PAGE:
Framing a New Optimistic National Narrative
By Anand Kulkarni, Robert Masters, Kay Clancy, and Victor Perton
There is a need for a new optimistic national narrative for Australia in 2022 and beyond.
COVID-19 has altered the economic, social, and environmental landscape. Many businesses have faltered and industries, such as tourism and hospitality have been teetering.
Around the world there is disquiet about the state of the body politic, government and institutions. This is reflected in research by Freedom House and the Edelman Trust barometer.
In spite of these challenges there is opportunity for renewal and growth as the nation emerges from the COVID-19 pandemic if we can reframe the current narrative to an optimistic, collaborative and care driven one.
The Australian national narrative remains framed in old behaviours: state-federal squabbling over policy and service responsibility, hand-outs supposedly addressing market failures, institutional inertia, and short run responses to crises.
However, there is another way.
The Centre for Optimism has conducted regular globally surveys about optimism and what supports individual optimism. There is a groundswell for change. Large corporations, consultancies and design experts have correctly identified a public yearning for optimism and hope rather than pessimism and public squabbles.
Our vision is for a future that is built from an optimistic mindset which reframes challenges as opportunities rather than constraints, which brings people together on the journey, and which is aligned to new possibilities that are limited only by individual and collective imaginations. In short, a future where optimism is the fuel for a better normal.
An optimistic outlook is underpinned and supported by a range of factors including life experience, mindset, faith, science, family, and friends. Similarly, when asked what keeps people optimistic, there are a number of recurring features that stand out: regular positive conversation; strong stories of hope and optimism; meditation and mindfulness; smiling at people; and more laughter and gratitude.
These features transcend Government.
Volunteering is strong, but traditional volunteer organisations like Rotary and Lions Clubs have experienced a decline in activities due to the challenge of fitting volunteering commitments around paid work, family, or caring commitments.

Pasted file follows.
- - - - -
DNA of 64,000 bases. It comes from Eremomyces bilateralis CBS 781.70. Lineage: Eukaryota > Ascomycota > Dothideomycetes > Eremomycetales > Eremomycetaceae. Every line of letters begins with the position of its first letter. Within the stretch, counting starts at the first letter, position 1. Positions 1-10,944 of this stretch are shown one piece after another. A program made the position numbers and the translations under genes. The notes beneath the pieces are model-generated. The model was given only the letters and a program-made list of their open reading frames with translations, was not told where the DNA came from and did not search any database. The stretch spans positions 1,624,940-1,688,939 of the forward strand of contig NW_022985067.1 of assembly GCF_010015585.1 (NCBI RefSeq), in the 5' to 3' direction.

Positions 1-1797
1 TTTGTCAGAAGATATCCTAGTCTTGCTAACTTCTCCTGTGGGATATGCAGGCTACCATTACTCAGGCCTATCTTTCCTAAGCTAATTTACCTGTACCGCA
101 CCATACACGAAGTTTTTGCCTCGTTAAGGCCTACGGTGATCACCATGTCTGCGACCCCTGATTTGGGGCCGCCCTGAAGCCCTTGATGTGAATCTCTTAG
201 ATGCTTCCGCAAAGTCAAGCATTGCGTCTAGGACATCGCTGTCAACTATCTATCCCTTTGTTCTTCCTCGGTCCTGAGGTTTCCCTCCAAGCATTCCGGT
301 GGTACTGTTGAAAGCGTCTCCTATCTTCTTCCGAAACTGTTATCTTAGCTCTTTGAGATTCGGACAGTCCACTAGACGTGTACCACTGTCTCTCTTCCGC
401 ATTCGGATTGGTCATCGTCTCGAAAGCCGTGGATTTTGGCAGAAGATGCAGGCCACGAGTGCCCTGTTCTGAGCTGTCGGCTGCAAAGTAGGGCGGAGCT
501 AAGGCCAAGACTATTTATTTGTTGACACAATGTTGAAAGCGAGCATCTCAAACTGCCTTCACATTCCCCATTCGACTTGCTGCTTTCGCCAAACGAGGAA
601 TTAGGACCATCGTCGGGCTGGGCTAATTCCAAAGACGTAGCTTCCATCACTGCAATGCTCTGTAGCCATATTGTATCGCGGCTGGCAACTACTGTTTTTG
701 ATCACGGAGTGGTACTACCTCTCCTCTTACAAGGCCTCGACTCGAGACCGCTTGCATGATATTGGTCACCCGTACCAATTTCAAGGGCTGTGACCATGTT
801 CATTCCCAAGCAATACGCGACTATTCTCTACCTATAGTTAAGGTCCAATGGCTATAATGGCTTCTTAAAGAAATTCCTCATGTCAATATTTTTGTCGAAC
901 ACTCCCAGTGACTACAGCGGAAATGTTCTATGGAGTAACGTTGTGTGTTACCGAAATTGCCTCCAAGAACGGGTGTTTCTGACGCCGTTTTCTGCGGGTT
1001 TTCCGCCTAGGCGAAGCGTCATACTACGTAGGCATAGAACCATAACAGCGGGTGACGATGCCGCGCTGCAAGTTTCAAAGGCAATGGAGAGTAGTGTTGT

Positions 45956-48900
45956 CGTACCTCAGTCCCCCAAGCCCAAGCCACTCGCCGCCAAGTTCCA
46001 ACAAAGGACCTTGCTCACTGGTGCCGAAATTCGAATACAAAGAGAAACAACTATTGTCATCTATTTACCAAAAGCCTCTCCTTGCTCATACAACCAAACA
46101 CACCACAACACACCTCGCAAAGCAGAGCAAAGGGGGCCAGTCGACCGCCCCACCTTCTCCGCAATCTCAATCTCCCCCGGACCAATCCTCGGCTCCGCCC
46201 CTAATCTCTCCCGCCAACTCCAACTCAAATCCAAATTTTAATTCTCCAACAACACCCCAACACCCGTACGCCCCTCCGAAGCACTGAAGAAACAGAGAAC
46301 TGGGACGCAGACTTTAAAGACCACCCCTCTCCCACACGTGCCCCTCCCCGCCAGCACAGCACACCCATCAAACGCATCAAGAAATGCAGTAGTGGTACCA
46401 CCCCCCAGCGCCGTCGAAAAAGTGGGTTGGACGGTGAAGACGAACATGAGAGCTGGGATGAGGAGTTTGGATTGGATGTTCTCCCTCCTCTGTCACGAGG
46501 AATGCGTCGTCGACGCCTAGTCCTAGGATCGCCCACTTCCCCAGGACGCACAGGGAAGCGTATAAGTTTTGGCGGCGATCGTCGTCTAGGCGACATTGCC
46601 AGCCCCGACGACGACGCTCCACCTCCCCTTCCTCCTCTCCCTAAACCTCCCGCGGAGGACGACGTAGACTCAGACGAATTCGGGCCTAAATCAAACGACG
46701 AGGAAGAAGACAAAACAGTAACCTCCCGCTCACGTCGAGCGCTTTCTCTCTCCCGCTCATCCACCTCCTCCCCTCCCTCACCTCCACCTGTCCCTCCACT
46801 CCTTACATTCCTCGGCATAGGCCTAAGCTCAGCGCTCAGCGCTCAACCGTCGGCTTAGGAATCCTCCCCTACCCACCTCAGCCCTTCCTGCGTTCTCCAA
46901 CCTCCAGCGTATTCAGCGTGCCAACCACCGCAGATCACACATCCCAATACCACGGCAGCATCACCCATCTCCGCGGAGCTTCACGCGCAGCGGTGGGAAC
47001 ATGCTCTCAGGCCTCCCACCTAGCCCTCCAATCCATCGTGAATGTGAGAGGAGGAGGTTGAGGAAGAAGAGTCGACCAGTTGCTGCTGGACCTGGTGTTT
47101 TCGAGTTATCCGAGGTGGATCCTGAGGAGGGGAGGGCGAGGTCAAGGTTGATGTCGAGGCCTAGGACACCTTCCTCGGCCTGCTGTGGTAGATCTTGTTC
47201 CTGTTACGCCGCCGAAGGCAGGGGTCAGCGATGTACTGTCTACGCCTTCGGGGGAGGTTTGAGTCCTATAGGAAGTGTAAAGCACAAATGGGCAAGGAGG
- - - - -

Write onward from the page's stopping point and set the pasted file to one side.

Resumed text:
And an ABS Survey noted that 67% of people have received excellent or very good support from family and friends, almost half reported having excellent, or very good sense of being part of a community or group, and 60% reported having an excellent or very good level of confidence to have a say about issues that are important to them.
The upshot of this is that people want to remain connected, are driven by wanting to engage in the policy agenda, to be able to speak up and be heard and want more optimism and hope for the nation.
To meet these ‘wants’, there is now the opportunity to put into place dimensions of a new policy and practical agenda of optimism and hope. We have identified six core inter-related elements – collaboration, vision, community, measure, economic development, and institutional change.
Most importantly, to achieve a new narrative and re-frame thinking and our focus on the future, we need new framings around optimism in all its forms and endeavours. This includes an optimistic lens on how progress is measured, a focus on boosting capabilities and industries with promise, a commitment to developing institutions in accordance with a positive, uplifting mindset emphasising collaboration, and participation and transparency in tackling any challenges in a manner that reflects this re-frame.
Our recent poll asking Australians about leaders who inspire them had a surprising result: The top-nominated leader was Angela Merkel. Angela Merkel adopted an optimistic mindset seeing opportunity in drawing the old West and East Germany together. On the international platforms of the G8, G20 and the EU, she was brilliant at pulling people together in conversation. She had 16 years in office; in the same period, Australia had 6 Prime Ministers.
Optimism owes more to mindset, life experience, faith, and family than to politics or economics; it is the fuel that drives people and the foundation upon which leaders build greatness.
Building a more optimistic nation or community requires leadership that fosters and generates a mindset for collaboration, gives voice to the essence of the community’s optimism and activates optimistic citizens.
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